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Global subjective memorability and the strength-based mirror effect

Global subjective memorability and the strength-based mirror effect
Global subjective memorability and the strength-based mirror effect
Between-list manipulations of memory strength through repetition commonly generate a mirror effect, with more hits, and fewer false alarms for strengthened items. However, this pattern is rarely seen with within-list manipulations of strength. Three experiments investigated the conditions under which a within-list mirror effect of strength (items presented once or thrice) is observed. In Experiments 1 and 2, we indirectly manipulated the overall subjective memorability of the studied lists by varying the proportion of non-words. A within-list mirror effect was observed only in Experiment 2, where a higher proportion of non-words was presented in the study list. In Experiment 3, the presentation duration for each item (0.5 s versus 3 s) was manipulated between groups with the purpose of affecting subjective memorability: A within-list mirror effect was observed only for the short-presentation durations. Thus, across three experiments, we found the within-list mirror effect only under conditions of poor overall subjective memorability. We propose that when the overall subjective memorability is low, people switch their response strategy on an item-by-item basis, and that this generates the observed mirror effect.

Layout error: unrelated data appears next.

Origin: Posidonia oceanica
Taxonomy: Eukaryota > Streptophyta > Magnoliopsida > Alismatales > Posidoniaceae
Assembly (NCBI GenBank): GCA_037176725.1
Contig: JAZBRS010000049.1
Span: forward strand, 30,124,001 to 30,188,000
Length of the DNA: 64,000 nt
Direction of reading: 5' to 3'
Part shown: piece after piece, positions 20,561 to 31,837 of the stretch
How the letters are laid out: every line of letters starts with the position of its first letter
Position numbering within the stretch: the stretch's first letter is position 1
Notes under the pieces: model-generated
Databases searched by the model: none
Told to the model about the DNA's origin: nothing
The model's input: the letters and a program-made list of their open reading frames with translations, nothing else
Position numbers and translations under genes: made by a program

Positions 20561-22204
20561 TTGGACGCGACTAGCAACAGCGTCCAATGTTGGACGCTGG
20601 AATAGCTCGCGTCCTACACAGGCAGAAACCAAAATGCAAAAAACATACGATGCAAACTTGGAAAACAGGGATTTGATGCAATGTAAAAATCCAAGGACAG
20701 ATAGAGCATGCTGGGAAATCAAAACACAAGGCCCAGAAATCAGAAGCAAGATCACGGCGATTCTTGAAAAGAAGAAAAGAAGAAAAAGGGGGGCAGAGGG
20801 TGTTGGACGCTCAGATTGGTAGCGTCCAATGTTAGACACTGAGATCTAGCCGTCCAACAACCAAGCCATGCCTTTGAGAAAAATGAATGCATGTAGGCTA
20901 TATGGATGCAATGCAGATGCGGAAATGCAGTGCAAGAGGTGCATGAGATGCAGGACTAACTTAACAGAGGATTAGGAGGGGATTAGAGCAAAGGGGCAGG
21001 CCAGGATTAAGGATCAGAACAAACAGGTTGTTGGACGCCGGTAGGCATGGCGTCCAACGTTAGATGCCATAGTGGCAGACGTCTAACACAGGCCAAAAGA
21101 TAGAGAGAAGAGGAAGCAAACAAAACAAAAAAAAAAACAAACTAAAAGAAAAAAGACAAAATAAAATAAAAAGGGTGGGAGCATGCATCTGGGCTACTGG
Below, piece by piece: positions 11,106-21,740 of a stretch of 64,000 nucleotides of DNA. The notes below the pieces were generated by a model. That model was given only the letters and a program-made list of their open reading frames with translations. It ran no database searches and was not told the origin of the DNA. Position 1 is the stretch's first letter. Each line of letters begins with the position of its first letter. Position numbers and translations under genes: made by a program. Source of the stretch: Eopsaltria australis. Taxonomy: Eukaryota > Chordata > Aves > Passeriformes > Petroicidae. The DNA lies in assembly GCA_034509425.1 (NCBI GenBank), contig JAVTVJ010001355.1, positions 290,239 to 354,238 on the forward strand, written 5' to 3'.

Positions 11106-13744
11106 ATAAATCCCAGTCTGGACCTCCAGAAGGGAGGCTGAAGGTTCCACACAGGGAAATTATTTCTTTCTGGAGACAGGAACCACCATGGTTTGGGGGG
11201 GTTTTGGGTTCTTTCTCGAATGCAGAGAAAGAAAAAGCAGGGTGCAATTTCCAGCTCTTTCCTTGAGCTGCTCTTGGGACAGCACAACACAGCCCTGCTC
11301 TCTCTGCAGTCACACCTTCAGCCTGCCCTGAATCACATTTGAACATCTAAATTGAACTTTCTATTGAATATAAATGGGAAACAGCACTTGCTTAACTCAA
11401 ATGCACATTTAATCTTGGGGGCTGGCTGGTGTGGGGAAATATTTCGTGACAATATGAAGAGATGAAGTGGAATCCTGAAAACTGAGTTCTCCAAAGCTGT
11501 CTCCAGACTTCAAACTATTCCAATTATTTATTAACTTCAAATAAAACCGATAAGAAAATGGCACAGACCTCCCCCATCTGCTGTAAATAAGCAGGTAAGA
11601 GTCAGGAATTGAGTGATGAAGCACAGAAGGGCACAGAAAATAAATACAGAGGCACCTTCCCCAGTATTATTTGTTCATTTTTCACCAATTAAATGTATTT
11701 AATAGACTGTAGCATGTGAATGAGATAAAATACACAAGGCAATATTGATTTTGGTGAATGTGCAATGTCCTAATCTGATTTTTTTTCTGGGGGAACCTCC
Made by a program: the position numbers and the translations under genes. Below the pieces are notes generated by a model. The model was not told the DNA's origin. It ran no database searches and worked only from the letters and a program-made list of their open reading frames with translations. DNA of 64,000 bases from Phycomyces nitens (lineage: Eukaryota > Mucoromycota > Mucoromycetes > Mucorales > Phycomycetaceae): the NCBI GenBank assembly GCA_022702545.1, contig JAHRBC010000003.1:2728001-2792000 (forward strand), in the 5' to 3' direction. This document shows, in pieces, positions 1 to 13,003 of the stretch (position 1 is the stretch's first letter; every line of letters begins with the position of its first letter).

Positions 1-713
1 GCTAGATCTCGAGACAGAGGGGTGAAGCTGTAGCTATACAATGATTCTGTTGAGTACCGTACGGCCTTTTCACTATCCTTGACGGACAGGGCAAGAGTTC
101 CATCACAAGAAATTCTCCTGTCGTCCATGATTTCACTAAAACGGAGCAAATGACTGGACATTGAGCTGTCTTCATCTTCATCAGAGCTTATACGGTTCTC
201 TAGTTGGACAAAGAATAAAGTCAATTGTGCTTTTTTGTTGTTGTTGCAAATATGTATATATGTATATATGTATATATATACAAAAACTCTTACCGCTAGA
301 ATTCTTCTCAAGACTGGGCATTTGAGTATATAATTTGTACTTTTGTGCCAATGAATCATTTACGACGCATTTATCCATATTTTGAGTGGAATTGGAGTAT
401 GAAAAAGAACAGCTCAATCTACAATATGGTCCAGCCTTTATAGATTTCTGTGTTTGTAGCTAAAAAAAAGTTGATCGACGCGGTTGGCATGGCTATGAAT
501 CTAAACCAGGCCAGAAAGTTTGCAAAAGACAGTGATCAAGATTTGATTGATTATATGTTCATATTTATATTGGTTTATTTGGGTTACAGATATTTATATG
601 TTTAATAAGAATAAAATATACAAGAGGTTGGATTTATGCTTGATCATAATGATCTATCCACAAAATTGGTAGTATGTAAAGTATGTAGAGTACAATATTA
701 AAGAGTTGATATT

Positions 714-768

0090-502X
807-818
Bruno, D.
5ca73de2-1706-420b-a7bf-8c6a5e474221
Higham, P.A.
4093b28f-7d58-4d18-89d4-021792e418e7
Perfect, T.J.
af06e4b9-8ba1-41df-9534-b3118f23b9c0
Bruno, D.
5ca73de2-1706-420b-a7bf-8c6a5e474221
Higham, P.A.
4093b28f-7d58-4d18-89d4-021792e418e7
Perfect, T.J.
af06e4b9-8ba1-41df-9534-b3118f23b9c0

Bruno, D., Higham, P.A. and Perfect, T.J. (2009) Global subjective memorability and the strength-based mirror effect. Memory & Cognition, 37 (6), 807-818. (doi:10.3758/MC.37.6.807).

Record type: Article

Abstract

Between-list manipulations of memory strength through repetition commonly generate a mirror effect, with more hits, and fewer false alarms for strengthened items. However, this pattern is rarely seen with within-list manipulations of strength. Three experiments investigated the conditions under which a within-list mirror effect of strength (items presented once or thrice) is observed. In Experiments 1 and 2, we indirectly manipulated the overall subjective memorability of the studied lists by varying the proportion of non-words. A within-list mirror effect was observed only in Experiment 2, where a higher proportion of non-words was presented in the study list. In Experiment 3, the presentation duration for each item (0.5 s versus 3 s) was manipulated between groups with the purpose of affecting subjective memorability: A within-list mirror effect was observed only for the short-presentation durations. Thus, across three experiments, we found the within-list mirror effect only under conditions of poor overall subjective memorability. We propose that when the overall subjective memorability is low, people switch their response strategy on an item-by-item basis, and that this generates the observed mirror effect.

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Published date: September 2009

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Local EPrints ID: 50125
URI: https://eprints.soton.ac.uk/id/eprint/50125
ISSN: 0090-502X
PURE UUID: 08e30f8d-78ec-4415-8cb5-e9daea3ba346

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Date deposited: 22 Jul 2009
Last modified: 04 Nov 2019 19:06

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